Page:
Tinder-formed punk band Wretch want to free your nipples



Wretch wants to free your nipples.

Over mid-afternoon hot dogs in Northeast, the members of the Minneapolis glam-punk trio Wretch reflect on their unified sex-positivity — in fact, they might even be the first band to meet through Tinder.

Wretch bassist Jeremy Warden and drummer Seth Tracy befriended each other in high school, and played in various configurations as a duo for years before finding a singer. Looking for a new element to add to their attacking instrumental sound, the pair turned to every social media network they could to find a female singer, including Tinder.

Sonja Johanson was the only match that followed through with an audition.

“I’m not going to lie, I use Tinder for pretty unconventional means, as opposed to the traditional means that I think it’s made for,” Johanson says. Immediately, her Pat Benatar-via-Kathleen Hanna howl solidified the trio’s concise, crunchy sound.

In their first rehearsal together, Johanson flipped through a notebook of poetry and shouted along to the band's jams, resulting in gems like “#1 Punk,” featuring provocative lyrics “Free your nipples, free ‘em / I really wanna see ‘em.” The song pairs well with Wretch’s provocative image, including a press photo in which all three members appear blindfolded and topless, electrical tape covering their nipples (see above).

Johanson says it’s a subtle fuck-you to websites like Facebook, with its policy on censoring the female anatomy.

“The interesting thing about female nipples is that they’re technically illegal,” Johanson says. “The nipple tape is an idea of solidarity. Even though [Warden and Tracy] could be totally topless in those pictures, I couldn’t be.”

Onstage, the band’s sharp doom-punk aligns with their Mad Max-style costumes, with Tracy and Warden dressed in masks, tank tops, and short shorts while Johanson’s doused in gold.

“We look like weird, male athletes,” Tracy says. “It’s a macho spoof.”

Theatrics have always been important to Wretch, who count Flaming Lips, Of Montreal, and David Bowie as live influences. “When there’s so many shows and so many bands, I feel like it’s important to make your show spectacular,” Warden says. “If you’re performing, you have to be the most interesting thing happening in that room at that moment.”

Johanson’s rollicking, wide-eyed shriek was exactly what Tracy and Warden craved, as the pair felt their minimal setup needed a feminine dichotomy.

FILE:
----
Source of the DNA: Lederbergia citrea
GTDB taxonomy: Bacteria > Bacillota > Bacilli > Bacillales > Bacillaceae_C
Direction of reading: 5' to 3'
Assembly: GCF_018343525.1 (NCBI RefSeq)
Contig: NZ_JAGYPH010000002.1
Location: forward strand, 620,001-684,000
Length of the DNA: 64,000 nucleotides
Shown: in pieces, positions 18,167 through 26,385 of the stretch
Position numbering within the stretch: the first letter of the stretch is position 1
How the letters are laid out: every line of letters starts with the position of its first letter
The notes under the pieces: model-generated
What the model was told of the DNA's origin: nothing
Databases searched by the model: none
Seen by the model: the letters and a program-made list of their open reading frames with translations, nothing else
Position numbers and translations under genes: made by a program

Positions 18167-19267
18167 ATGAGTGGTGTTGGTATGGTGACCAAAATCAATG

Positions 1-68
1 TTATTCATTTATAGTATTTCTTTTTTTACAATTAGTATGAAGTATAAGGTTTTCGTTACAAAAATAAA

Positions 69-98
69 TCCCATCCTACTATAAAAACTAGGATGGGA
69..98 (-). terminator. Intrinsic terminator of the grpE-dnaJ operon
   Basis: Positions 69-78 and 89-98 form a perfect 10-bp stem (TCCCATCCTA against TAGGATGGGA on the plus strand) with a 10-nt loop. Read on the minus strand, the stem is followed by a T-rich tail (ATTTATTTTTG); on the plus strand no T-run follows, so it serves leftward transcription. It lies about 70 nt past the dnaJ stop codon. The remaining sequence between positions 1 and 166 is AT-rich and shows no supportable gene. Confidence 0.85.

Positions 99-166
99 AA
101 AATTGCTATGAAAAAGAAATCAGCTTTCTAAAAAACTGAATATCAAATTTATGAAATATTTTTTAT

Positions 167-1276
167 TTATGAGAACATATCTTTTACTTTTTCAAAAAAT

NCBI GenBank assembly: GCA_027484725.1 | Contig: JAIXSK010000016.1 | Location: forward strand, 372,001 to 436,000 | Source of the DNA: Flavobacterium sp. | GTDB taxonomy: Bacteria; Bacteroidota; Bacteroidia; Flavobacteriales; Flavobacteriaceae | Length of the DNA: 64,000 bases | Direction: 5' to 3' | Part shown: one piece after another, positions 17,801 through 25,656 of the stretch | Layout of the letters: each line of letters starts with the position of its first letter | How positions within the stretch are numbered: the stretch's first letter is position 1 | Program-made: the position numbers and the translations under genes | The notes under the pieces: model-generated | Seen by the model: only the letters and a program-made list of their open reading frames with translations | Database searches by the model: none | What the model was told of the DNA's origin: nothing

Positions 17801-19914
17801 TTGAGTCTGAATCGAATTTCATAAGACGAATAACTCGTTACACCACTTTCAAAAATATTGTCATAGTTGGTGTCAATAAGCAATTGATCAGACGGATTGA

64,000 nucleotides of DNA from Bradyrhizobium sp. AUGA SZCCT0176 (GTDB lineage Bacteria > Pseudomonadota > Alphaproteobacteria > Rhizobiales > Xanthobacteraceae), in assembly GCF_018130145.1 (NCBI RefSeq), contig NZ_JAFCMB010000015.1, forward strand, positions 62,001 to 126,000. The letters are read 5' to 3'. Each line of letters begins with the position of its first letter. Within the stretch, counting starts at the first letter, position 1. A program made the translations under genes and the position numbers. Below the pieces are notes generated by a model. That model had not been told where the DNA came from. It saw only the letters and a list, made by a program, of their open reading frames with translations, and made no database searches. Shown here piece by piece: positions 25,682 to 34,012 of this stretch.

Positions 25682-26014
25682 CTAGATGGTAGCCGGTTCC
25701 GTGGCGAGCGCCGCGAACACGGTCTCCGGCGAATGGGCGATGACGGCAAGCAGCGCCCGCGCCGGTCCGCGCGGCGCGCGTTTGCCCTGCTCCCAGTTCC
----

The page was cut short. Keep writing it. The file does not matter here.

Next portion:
“It was important to us to find a woman to sing for basically every reason,” Warden says. Tracy adds, “basically anything but a CIS man. A feminine voice is what we wanted.”

When Johanson found Warden and Tracy’s Tinder account, she immediately reached out the pair for an audition.

“I believe what [Warden and Tracy’s] Tinder bio says that had me most interested in joining the band was, ‘We’re looking for a rad lady to come and dance and scream and shout with us onstage,’” Johanson says. “Those are all things that I do pretty frequently.”

They played their first show as a three-piece two weeks after Johanson’s first audition.

“When I came to the first practice, I was like, ‘This could go one of three ways: I could get murdered, I could join a really badass punk band, or I could pass on a couple guys just making music in a warehouse,” Johanson says. “As soon as [they] started playing, I was really blown away.”

Since that initial warehouse jam last winter, Wretch have carved a niche in the local music scene, taking influence from acts like Yoni Yum and Kitten Forever while maintaining their own identity. In fact, Kitten Forever is playing with them for Wretch’s “Kink” EP release show Monday at the 7th St. Entry, a show that will celebrate how far the trio’s come this year.

With naming their debut release Kink, Wretch continue to cultivate their origins colliding punk with gender and sexual politics, maintaining their “sexy band” status, as Tracy puts it.

Hot dogs packed away, I suggest to Johanson, Tracy, and Warden that they once again create a Tinder account for Wretch and invite matches to the release show.

Immediately, the band receives an abundance of positive feedback from lonely hopefuls.

“Hey congrats on your EP release,” one match, Brendan, says. Another, Lex, keeps the vibes going. “You guys just gave my Tinder experience a much needed boost. Thank you for being awesome.”

It’s a weird concept to hook new fans via Tinder, but Warden says that Wretch is all about being weird.

“The idea of a wretch, someone that’s not accepted, [is] fitting because then we can be that and make everyone else feel comfortable in that solitude and that independence,” Warden says. Tracy echoes the same idea. “Everyone’s an outsider.”

The trio’s openness as a band reflects their feminist values, especially Johanson’s efforts to level the Twin Cities arts scene to all genders.

“I think it’s important to stress equality not only in everything, but especially in the Minneapolis music scene. It’s been a boys' club for a really long time here, and it’s finally starting to shift. I don’t want it to be a battle between men and women at all, and that’s why I love being a feminist band with two guys,” Johanson says. “Our lyrics straight-up say, ‘Feminism is for everybody.’”